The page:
Commodities as an investment in comparison with stocks and bonds were discussed in this article. However, we looked only at the return of broad commodity index – S&P GSCI, which might be a bit misleading as it is composed of many commodities, and investing only into a few of them could result in much bigger profits than investing in other asset classes.

Therefore, the returns of specific commodities will be the topic of the following text.

How we would end up putting money into gold, silver, palladium, platina, oil, or even sugar for the period of one, 10, and 26 years, can be seen in the graph below (average returns per annum).

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For exact numbers let’s take a look at following table (average yearly returns).

2016 10 years 26 years
Gold 9,12% 6,19% 4,27%
Silver 17,51% 2,33% 5,33%
Palladium 23,58% 7,63% 8,46%
Platina 4,01% -2,06% 3,05%
Oil 44,76% -1,23% 2,47%
Sugar 29,07% 5,04% 2,85%

Even though last year the best bet we could make was oil rising as much as 44%, in the longer period of 10 years the winner is palladium, on which would gain more than 7% every year for the past 10 years. To remind ourselves figures from the last article, in the same period we could gain 4,67% p.a. betting on stocks, 5,44% p.a. on bonds and -0,85% yearly on broad commodity index.

Palladium overperformed every commodity and other broad asset class not just in last ten years, but in the last 26 years as well. During this period, it would have brought us a satisfying return of 8,46% every year. For instance, the return of S&P 500 in the same period was 7,64%. The question that comes to my mind seeing all these figures is, why is it gold that is among all the commodities so much recommended by experts and public all over the world if we could gain much more betting on palladium which overtook the gold during last year, 10 years and 26 years? Well, hard to say. Maybe the palladium’s price does not respond so predictively to economic factors as gold’s.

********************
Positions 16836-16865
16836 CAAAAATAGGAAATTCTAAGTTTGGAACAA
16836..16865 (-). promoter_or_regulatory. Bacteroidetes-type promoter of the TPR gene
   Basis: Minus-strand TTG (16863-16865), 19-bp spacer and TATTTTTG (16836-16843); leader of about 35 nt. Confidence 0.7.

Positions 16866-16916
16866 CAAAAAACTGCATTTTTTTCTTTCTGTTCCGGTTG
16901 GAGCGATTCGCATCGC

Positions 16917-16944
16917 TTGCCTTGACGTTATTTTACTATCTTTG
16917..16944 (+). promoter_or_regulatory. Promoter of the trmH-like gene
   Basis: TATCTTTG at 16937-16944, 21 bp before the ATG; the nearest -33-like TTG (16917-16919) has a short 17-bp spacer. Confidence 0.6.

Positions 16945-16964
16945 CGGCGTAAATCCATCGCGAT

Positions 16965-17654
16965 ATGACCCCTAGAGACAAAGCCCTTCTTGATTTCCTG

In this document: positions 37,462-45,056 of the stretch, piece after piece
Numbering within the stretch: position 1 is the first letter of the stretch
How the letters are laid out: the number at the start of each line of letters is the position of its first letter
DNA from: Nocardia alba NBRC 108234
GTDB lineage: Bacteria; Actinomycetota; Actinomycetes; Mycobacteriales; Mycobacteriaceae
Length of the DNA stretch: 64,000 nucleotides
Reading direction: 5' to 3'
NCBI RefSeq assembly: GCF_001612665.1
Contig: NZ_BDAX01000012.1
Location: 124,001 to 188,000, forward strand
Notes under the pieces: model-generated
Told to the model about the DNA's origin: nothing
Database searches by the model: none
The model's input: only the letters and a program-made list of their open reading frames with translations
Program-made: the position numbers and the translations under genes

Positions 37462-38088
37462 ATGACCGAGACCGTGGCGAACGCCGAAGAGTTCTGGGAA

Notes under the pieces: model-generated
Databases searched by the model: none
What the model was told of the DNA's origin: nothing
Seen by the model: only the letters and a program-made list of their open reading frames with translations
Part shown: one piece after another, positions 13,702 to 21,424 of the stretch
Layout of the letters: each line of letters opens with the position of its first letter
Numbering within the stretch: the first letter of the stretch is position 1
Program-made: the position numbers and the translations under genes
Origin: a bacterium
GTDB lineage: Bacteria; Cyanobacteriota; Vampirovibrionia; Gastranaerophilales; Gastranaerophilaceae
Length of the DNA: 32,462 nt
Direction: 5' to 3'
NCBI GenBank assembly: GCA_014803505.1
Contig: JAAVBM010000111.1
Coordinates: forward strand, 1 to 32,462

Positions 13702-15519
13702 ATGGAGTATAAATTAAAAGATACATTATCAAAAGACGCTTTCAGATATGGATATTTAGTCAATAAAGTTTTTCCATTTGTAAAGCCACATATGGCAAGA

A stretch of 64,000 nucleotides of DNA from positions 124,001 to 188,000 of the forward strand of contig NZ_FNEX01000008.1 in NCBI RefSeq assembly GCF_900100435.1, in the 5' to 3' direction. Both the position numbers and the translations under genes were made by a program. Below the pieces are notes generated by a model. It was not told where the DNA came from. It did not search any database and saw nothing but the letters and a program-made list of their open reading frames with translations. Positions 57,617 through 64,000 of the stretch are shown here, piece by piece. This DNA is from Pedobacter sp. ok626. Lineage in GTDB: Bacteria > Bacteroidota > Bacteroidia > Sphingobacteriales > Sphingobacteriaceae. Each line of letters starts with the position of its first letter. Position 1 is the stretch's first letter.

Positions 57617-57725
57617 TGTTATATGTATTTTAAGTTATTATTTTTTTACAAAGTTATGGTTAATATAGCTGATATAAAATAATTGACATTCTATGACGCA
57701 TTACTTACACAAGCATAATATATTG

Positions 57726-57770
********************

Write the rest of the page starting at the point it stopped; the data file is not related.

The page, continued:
And it’s not just palladium having better results than gold. As you’ve probably already noticed, silver is another commodity having higher than gold’s return in 26 years, although in last ten years the return would not be so satisfying.

How big volatility can we expect from these commodities? Can we sleep calmly or should we prepare for sleepless nights because of rapidly rising and falling commodities prices? To find that out, I calculated the coefficient of variation just like in the previous article and used the same formula – calculating it as the ratio of the standard deviation to the mean.

The results can be seen on the following graph.

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Apparently, out of these three commodities gold experienced in most of the years the lowest volatility measured by this ratio, which might be encouraging when considering to which commodities invest. On the other hand, oil, whose returns seem to be rather random than predictive in the long term as its price is driven by other factors than prices of conventional investments, should be used for short-term speculations as we can profit from its high volatility.

Finally, what are the maximum drawdowns of these commodities?

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Not surprisingly, the biggest drawdowns could be seen during the crisis in 2008, when oil fell almost 80% from its peak. If you think the gold or silver will save your savings in case of another crisis, look at the chart and think again. The gold and silver lost in 2008 about 30% and almost 60% respectively from their peak. And pretty ugly drawdowns could be seen in previous years as well, for instance silver’s maximum yearly drawdown was higher than 20% in last six years. Gold has been performing better in terms of drawdowns, but still it would not be anything new if our investment into gold would result in 10% loss if we’re not lucky enough and buy it at its peak.

Good for us, the probability of betting money on a day during the year when the price is at the highest level is 1/365 (assuming not preferring any period of year or day in a week for investing), which should be adjusted for business days when we actually can trade, but the probability will be still low.

In conclusion, even though broad commodity index may not be the best investment, we’ve just seen that by investing in specific commodities and precious metals in particular, in long term we can reach satisfying returns that can be sometimes even higher than returns of the stock market. Therefore, we should at least consider having part of our portfolio invested in this asset class.

(some of the findings of this analysis were published in the printed version of Czech national newspaper “Hospodarske noviny” on 7.2.2017)